that's some crazy elevation gain!
For the most part I was running along actual, dedicated trails, but there were portions that were on gravel roads.  Let me tell you folks, running on gravel sucks.  My calves are already sore from that little bit of the run.  There were quite a few areas that had signs and orange safety tape across them.
I went around all of these.  I neither heard nor saw any logging activity, so I just continued on with my run.  Well, then I got to just after the 5 mile mark of the run and there was machinery and it was active.  The trail near this was again closed off with a sign, but the trail went off and away from the machinery, so I went ahead…but also, I wasn’t going back the way I came.  So I chugged along.  Then, I got to an area where the felled trees definitely smelled freshly cut.  Then there were whole trees that had been recently cut lying across the trail.  At one point, I had to climb up on these trees that were a good 1.5 feet or more across, sometimes in bundles of up to 6 trees, and hop over the top of them.  About this time, there was a piece of machinery that was driving through the woods and seemed to be coming straight in my direction.  I neither wanted to get run over OR in trouble for being on a trail that was supposed to be closed at the time I was running on it (the signs said no closures due to activity on the weekends…this is Thursday).  My adrenaline shot up and I got scared, so I kicked it up a notch and powered through the area and soon, there was no more machinery sounds and I was in the clear.  Then there was no more freshly cut trees anywhere and I relaxed.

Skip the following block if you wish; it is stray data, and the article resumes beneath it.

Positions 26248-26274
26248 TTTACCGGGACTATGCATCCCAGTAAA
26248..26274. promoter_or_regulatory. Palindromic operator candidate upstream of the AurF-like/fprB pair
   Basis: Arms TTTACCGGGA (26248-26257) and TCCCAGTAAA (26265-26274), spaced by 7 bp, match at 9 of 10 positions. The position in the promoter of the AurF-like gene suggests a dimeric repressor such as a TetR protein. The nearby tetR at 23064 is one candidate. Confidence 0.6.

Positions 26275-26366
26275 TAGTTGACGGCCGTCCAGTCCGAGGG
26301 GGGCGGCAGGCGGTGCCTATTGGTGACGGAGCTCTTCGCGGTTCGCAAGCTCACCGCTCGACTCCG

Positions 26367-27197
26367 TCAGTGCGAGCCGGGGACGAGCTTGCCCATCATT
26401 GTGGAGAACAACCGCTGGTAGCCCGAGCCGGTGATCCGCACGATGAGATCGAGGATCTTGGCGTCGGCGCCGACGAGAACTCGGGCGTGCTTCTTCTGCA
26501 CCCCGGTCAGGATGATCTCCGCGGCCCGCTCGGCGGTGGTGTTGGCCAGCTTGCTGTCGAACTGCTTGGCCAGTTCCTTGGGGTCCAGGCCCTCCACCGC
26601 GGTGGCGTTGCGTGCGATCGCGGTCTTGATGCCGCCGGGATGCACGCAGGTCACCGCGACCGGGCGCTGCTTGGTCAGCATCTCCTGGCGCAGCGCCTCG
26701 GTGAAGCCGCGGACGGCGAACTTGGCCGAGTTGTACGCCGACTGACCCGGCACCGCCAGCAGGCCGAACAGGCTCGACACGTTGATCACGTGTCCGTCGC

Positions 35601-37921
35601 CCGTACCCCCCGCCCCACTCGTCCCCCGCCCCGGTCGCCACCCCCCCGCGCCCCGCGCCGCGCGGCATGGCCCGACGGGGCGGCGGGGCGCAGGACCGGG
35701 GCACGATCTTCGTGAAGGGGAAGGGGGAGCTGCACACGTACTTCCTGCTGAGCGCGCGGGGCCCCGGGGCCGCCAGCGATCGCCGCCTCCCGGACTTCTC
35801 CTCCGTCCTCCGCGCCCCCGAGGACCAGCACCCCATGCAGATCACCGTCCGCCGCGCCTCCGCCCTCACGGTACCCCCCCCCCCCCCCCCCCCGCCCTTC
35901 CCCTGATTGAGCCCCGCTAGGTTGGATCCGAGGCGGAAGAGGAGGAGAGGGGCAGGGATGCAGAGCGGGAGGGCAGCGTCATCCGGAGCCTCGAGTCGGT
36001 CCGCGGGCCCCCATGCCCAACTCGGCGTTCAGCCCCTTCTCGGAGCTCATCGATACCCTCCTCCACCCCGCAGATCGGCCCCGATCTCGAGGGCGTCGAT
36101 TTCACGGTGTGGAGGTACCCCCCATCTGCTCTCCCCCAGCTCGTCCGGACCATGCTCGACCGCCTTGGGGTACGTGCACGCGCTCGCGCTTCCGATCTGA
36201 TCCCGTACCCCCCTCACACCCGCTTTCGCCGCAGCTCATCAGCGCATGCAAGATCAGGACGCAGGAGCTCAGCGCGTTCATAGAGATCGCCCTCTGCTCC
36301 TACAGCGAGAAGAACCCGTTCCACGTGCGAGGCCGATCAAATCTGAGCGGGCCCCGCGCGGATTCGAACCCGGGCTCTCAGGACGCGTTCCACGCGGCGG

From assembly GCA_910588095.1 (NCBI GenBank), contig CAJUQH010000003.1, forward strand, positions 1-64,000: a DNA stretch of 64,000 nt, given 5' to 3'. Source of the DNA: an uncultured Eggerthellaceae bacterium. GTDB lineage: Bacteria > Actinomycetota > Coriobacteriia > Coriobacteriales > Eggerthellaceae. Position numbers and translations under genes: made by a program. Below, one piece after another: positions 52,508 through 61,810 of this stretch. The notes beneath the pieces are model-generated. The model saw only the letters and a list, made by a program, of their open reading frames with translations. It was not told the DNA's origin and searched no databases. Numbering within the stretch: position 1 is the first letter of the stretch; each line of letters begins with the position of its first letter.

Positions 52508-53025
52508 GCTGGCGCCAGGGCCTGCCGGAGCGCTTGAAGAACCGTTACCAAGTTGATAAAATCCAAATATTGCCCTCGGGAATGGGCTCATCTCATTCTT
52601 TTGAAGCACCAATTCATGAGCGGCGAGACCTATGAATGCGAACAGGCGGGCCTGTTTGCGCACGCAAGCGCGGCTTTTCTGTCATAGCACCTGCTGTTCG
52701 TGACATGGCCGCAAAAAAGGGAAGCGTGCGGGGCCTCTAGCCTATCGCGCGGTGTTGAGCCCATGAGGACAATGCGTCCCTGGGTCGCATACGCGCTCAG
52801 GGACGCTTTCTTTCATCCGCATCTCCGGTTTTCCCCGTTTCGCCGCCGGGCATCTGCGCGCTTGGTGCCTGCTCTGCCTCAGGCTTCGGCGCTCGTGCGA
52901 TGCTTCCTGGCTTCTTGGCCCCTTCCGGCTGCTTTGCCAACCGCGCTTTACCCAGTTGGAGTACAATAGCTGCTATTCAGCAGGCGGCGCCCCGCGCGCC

So, for the most part, my brother’s trail instructions were clear and accurate, but there were moments where they really weren’t and I had to make the best guess with the information given to me.  Thankfully, only once did I make the wrong guess, but I quickly figured out my mistake (I’d say well within .15 of a mile) and turned around and then when the right way.  That was right around where the active machinery was at…so I was also trying to not be seen.  But in the end, between my educated guesses and my brother’s 95% awesome, clear, and accurate directions, I made it to the end of the route.  Sadly, the route he gave me and said was about 10 miles was actually only 6.75 miles.  So, I found this .4 mile loop called the Woodland Trail and made 7 loops of it, then ran back to where I had parked the car and ran about .2 of a mile back up the start of the initial trail, took some selfies with my new selfie stick with the woods in the background, then ran back to the car.  Got my 10 miles!  Boom!
This was my slowest 10 mile run ever, I’m pretty sure.  But, you know what?  I don’t give a hoot!  This was my very first trail run and I was in it solely for the experience and it was an amazing experience!  I had decided days ago that I would be stopping to take pictures (as you can see, I definitely did this).  Also, I knew going into this that it was a super technical route with a “brutal hill” in it and all that meant that there would be periods of walking.  So, when I finished and had a time of 2:09:04 I was actually quite happy!
I loved this run and will do it again when I visit Oregon in the future.  Here’s the list of my splits if you’re interested:
Mile 1 – 11:19
Mile 2 – 12:43
Mile 3 – 18:22 (hello “brutal hill”)
Mile 4 – 12:29
Mile 5 – 11:24
Mile 6 – 12:57
Mile 7 – 10:19 (zoom zoom!)
Mile 8 – 12:50
Mile 9 – 14:11
Mile 10 – 12:27

Overall, I’m extremely happy with this run on so many levels!

Total Pageviews